Natural fellowship occurs at meals and a generally relaxed atmosphere is almost always present.  Don’t spend this time just in small talk though—prepare specific open ended questions ahead of time to ask around the meal table.  What do you miss most about your childhood?  What’s one of your biggest fears about the future? What was the most significant thing you learned about your spouse in the first three months of your marriage?  What’s the nicest thing anyone’s ever said about you?  Who was your hero growing up, and how did you try to imitate him/her?  What’s an emotion you often feel but don’t usually express?

Think of ice-breaker type questions that can go a bit deeper in having people share their lives.  Remember that nourishment is still the purpose of the meal, but use this natural time to share your lives in a meaningful way.

There may also be a tangible way to tie your specific focus into the mealtime itself.  If your focus is servanthood, take turns at meals having some act as waiters and waitresses serving the others in the group.  Eat foods aligned with a specifics theme.  A “monk meal” where everyone eats in silence may be useful going into or coming out of a time of reflection.  Or maybe fasting for a meal, and instead sitting around the table and have a time of prayer and discussion may appropriate.


Avoid doing things too similar to what you do in your regular group time.  This is supposed to be different and you have a chance to do some unique activities.  For example, go prayer walking as a group (either with or without a specific prayer focus).  Prepare a guided devotional to be done individually each day.  Plan a time of worship using the gifts/passions of the group to make this a unique expression of your groups worship.  Share communion together in a unique setting.  Plan out an individual “Prayer Path” using designated stations and a prayer guide for each station. [ Click here to see sample guide ]  Break up into sub-groups of 2 or three, maybe gender specific, to share/talk about a particular aspect of your retreat focus.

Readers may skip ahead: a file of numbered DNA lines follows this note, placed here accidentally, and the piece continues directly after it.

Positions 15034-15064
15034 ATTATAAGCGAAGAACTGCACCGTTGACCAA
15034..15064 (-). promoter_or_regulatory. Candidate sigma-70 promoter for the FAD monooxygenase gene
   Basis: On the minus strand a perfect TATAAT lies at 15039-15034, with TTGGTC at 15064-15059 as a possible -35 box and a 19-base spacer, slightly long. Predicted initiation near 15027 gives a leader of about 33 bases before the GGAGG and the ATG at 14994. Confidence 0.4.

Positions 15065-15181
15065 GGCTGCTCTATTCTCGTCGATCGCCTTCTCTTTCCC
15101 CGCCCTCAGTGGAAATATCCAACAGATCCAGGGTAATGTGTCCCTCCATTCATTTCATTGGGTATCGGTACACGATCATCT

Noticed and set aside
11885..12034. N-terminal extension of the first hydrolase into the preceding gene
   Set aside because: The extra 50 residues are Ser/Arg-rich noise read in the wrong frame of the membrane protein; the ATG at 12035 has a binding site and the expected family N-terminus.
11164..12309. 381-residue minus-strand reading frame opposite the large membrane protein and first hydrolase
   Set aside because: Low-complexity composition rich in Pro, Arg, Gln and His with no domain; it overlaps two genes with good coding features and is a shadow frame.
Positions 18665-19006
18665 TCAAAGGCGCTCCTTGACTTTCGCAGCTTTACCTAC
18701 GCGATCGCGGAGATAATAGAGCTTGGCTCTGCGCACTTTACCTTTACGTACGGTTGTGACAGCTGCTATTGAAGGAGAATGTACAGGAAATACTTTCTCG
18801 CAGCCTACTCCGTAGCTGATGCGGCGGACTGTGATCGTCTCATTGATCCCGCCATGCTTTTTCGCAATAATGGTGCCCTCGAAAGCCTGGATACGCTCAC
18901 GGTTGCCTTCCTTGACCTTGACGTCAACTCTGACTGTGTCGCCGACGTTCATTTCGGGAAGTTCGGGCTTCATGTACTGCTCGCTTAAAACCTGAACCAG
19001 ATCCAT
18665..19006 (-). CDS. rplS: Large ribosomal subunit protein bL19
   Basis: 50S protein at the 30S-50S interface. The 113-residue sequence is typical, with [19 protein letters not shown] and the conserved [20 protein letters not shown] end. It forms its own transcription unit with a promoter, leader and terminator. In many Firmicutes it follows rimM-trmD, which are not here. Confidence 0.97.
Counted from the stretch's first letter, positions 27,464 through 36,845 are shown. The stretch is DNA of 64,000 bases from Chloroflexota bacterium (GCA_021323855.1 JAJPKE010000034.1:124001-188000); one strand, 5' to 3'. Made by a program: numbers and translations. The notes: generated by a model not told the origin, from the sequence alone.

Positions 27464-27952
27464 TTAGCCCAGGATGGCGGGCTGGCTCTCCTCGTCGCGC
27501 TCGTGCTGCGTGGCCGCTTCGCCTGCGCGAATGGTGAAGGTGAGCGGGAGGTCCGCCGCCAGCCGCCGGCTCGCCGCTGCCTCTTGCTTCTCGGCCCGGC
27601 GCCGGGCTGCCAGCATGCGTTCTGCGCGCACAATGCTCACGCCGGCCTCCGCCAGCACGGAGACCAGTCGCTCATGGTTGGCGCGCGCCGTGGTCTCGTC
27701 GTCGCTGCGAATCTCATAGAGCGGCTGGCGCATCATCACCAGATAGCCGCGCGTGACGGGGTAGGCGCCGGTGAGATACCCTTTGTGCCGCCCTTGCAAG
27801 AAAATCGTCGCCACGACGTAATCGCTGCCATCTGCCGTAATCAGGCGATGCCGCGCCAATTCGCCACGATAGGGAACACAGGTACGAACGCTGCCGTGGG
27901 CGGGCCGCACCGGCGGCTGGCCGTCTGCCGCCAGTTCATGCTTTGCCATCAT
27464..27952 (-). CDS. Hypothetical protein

Keep in mind too not to overload your retreat time with too many group activities.  Make sure you plan time for “personal retreat”—time to be alone, with some quiet and solitude, for personal reflection with God’s Word.


Having fun and time to relax is equally important.  Make sure to include free-time as well as some group activities you can share in.  Examples of group activities might be to play the Baby Picture Game.  Before the retreat, contact relatives of those going to the retreat and arrange to have them give you a baby picture. Then at the retreat, show all the pictures and try to guess who is who.

Or have a talent show—have everyone share any kind of talent.  You may learn a lot and be surprised by people’s creativity and gifts.  Bring along other group games and make sure you include time to just enjoy each other’s company!

Think of creative ways for people to share during appropriate times.  A tool like Soularium, from Campus Crusade, uses pictures to connect with our emotions and experiences and enable you to engage in spiritual conversation on a deep level.  (Click here for more about Soularium.)

These are just a few suggestions, but a retreat should be a reflection of your group’s personality and where God is growing you.  Have you been on an effective group retreat?  What ideas would you recommend to make it a unique, spiritual experience?  LEAVE A REPLY

4 thoughts on “Going on Retreat (Pt. 2)